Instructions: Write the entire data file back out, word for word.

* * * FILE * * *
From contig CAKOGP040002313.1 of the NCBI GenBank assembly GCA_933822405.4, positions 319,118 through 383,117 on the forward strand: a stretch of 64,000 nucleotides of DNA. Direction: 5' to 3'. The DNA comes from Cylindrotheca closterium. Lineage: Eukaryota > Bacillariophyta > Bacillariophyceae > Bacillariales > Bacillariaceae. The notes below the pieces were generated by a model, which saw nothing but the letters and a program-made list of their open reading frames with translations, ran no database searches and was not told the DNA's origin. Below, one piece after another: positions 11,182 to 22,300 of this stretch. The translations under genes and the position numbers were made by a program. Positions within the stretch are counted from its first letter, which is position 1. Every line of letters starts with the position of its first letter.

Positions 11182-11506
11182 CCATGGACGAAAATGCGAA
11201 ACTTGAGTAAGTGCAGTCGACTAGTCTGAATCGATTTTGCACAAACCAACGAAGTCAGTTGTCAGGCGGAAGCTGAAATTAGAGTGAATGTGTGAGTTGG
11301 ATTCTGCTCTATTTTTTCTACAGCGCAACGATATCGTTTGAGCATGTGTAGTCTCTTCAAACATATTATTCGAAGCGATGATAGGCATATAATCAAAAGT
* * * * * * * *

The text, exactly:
From contig CAKOGP040002313.1 of the NCBI GenBank assembly GCA_933822405.4, positions 319,118 through 383,117 on the forward strand: a stretch of 64,000 nucleotides of DNA. Direction: 5' to 3'. The DNA comes from Cylindrotheca closterium. Lineage: Eukaryota > Bacillariophyta > Bacillariophyceae > Bacillariales > Bacillariaceae. The notes below the pieces were generated by a model, which saw nothing but the letters and a program-made list of their open reading frames with translations, ran no database searches and was not told the DNA's origin. Below, one piece after another: positions 11,182 to 22,300 of this stretch. The translations under genes and the position numbers were made by a program. Positions within the stretch are counted from its first letter, which is position 1. Every line of letters starts with the position of its first letter.

Positions 11182-11506
11182 CCATGGACGAAAATGCGAA
11201 ACTTGAGTAAGTGCAGTCGACTAGTCTGAATCGATTTTGCACAAACCAACGAAGTCAGTTGTCAGGCGGAAGCTGAAATTAGAGTGAATGTGTGAGTTGG
11301 ATTCTGCTCTATTTTTTCTACAGCGCAACGATATCGTTTGAGCATGTGTAGTCTCTTCAAACATATTATTCGAAGCGATGATAGGCATATAATCAAAAGT